Ag markets mixed around midsession Tuesday

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Diminished concerns about the inflation outlook and increased optimism about economic prospects seemed to support equities and undercut commodities Tuesday morning. Thus, after responding well to the Monday afternoon Crop Progress report in early trading, corn futures had moved generally lower around midsession. July corn had inched up 1.75 cents to $6.3825/bushel late Tuesday morning, while December dropped 5.5 cents to $5.3275.

Tight supplies and firm prices reemerged in conversations about the soy complex Tuesday morning, which seemed to spark modest early CBOT gains. Bulls could also point to the latest statements from Oil World, which argued that global soybean meal supplies will remain tight through June; the slow rate of exports from South America may do little to alleviate the situation in the near future. July soybean futures rose 7.75 cents to $13.78/bushel as the lunch hour loomed Tuesday, while July soyoil gained 0.06 cents to 48.82 cents/pound, and July soybean meal climbed $3.3 to $404.5/ton.

Wheat futures rebounded from their big Monday losses in early Tuesday trading. The weekly USDA Crop Progress report showed the quality of the winter wheat crop had declined once again, while spring wheat plantings remain far behind normal. However, ideas that the situation may not be as bad as previously thought seemed to weigh upon prices later in the morning. July CBOT wheat futures slipped 2.75 cents to $7.00/bushel around midsession Tuesday, while July KCBT wheat slid 4.5 cents to $7.5225, and July MGE futures skidded 2.75 cents to $8.03.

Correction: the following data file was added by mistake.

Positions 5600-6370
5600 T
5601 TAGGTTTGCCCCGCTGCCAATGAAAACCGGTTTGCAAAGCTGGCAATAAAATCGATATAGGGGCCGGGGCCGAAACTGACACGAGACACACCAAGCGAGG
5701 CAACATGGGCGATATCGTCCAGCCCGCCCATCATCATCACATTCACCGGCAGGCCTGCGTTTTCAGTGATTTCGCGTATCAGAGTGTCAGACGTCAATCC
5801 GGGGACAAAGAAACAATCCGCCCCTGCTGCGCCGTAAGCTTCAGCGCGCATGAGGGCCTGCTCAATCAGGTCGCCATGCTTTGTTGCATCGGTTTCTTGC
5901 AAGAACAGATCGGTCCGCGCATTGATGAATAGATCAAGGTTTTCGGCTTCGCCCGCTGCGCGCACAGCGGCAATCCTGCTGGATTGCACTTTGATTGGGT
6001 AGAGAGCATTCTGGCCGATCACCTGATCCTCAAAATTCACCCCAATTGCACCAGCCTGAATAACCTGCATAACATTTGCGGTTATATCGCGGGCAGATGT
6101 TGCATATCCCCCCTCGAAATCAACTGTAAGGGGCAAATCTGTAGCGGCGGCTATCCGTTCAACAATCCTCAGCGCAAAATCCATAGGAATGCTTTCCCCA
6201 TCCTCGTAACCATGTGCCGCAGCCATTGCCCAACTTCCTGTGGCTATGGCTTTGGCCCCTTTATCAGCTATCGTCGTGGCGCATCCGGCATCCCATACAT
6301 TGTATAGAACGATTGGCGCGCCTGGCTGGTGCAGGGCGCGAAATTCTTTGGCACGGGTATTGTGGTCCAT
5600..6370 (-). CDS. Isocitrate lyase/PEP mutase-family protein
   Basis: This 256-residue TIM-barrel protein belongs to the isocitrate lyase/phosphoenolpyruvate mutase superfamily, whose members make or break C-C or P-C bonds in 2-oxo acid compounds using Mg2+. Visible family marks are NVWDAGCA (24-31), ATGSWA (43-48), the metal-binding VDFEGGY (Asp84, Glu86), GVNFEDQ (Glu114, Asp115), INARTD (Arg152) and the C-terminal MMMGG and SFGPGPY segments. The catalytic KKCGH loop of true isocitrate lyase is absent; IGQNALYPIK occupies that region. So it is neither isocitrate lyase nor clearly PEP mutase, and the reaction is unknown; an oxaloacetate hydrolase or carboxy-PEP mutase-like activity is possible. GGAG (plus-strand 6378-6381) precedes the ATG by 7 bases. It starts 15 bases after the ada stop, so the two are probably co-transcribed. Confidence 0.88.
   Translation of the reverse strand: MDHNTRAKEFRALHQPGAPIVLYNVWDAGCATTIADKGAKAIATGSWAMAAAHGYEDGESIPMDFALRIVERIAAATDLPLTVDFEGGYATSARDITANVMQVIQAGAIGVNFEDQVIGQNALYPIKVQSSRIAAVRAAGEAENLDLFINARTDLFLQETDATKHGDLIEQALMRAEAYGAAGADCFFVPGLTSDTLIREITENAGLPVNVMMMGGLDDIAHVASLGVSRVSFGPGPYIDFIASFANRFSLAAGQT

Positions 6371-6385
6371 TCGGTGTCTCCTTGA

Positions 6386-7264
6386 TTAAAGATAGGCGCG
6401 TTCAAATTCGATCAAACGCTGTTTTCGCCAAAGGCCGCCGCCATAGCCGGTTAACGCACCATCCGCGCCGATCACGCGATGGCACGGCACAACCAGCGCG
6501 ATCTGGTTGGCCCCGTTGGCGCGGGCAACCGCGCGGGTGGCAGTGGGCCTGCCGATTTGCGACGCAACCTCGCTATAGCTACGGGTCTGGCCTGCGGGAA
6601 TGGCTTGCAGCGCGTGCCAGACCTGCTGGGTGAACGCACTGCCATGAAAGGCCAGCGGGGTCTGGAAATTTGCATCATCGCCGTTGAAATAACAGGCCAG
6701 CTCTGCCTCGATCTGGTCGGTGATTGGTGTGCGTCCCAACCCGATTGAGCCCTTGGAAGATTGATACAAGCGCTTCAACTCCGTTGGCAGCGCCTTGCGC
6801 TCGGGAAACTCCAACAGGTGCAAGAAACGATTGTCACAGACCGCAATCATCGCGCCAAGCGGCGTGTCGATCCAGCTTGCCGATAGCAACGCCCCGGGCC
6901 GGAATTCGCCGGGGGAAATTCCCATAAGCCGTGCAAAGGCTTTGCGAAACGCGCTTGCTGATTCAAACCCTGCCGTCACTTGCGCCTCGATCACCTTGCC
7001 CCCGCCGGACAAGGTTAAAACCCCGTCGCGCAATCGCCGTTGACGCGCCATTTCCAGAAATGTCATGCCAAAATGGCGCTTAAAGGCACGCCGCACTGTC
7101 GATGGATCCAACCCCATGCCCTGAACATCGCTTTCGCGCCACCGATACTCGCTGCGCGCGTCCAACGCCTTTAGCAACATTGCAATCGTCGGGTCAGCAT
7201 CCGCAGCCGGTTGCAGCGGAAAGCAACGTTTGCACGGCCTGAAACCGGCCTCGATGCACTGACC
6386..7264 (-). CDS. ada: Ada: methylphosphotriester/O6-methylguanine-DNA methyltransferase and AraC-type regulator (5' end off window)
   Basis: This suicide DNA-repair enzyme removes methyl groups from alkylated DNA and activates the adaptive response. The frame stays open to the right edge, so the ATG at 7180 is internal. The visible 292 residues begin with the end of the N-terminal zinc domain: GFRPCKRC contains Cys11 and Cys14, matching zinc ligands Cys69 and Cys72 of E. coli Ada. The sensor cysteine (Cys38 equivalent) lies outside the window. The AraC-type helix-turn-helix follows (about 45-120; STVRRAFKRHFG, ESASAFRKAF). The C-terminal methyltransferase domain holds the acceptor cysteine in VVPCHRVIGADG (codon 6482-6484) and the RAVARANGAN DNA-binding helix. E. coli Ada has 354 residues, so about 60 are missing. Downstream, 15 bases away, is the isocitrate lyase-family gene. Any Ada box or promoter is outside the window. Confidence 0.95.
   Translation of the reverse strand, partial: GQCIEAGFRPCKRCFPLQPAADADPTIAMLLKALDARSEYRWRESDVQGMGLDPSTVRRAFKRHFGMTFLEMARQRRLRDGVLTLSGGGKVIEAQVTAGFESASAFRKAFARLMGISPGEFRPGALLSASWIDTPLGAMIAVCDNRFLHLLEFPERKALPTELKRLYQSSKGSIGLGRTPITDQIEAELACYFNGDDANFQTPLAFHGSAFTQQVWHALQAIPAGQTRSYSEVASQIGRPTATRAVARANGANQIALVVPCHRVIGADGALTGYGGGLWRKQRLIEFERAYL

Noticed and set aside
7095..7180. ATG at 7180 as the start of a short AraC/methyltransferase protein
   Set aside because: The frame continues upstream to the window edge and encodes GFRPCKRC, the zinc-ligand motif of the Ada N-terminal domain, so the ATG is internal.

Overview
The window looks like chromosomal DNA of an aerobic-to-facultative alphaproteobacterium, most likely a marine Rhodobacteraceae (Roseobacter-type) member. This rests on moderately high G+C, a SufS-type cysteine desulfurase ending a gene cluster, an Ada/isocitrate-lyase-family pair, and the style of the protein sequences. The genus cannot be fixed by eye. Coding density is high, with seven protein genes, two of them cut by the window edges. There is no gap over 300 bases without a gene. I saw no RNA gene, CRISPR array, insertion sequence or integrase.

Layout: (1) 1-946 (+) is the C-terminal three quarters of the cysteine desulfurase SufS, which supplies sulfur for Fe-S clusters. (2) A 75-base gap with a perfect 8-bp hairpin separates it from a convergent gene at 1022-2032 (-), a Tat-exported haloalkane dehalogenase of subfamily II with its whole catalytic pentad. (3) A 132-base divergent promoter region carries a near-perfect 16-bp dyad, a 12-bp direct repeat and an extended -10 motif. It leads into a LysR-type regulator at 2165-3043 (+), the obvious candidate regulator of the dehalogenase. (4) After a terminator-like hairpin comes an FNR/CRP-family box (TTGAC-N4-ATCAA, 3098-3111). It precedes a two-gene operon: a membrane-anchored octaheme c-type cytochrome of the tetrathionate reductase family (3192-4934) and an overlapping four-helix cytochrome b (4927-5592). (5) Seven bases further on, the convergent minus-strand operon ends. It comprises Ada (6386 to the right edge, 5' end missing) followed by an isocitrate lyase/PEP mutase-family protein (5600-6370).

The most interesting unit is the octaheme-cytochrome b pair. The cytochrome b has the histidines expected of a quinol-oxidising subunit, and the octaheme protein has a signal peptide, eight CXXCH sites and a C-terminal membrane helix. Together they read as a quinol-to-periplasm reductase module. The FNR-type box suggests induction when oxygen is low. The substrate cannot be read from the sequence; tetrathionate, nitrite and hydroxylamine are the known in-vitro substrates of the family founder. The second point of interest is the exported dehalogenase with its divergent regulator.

Cattle futures fell Monday in reaction to news that wholesale beef prices had set back from the record high posted last Friday afternoon. Traders are now much less optimistic about short-term cash market prospects, which explains the Tuesday morning weakness. However, that might change if cutout values resume their early-May surge during the days just ahead. June cattle gained 0.07 cents to 121.37 cents/pound late Tuesday morning, while December dropped 0.35 cents to 125.60. August feeder cattle futures tumbled 0.75 cents to 146.70 cents/pound, while November dove 1.10 cents to 150.80.

After following the cattle market lower Monday, lean hog futures were mixed Tuesday morning. Increased pessimism about the outlook for cash hog and wholesale pork values is very likely weighing upon the Chicago market at this juncture, especially with futures already carrying substantial premiums to the CME index. That could change quickly, but their Monday break was not at all encouraging. June hog futures edged up 0.17 cents to 91.50 cents/pound in late Tuesday morning trading, while December futures slid 0.05 cents to 77.55.



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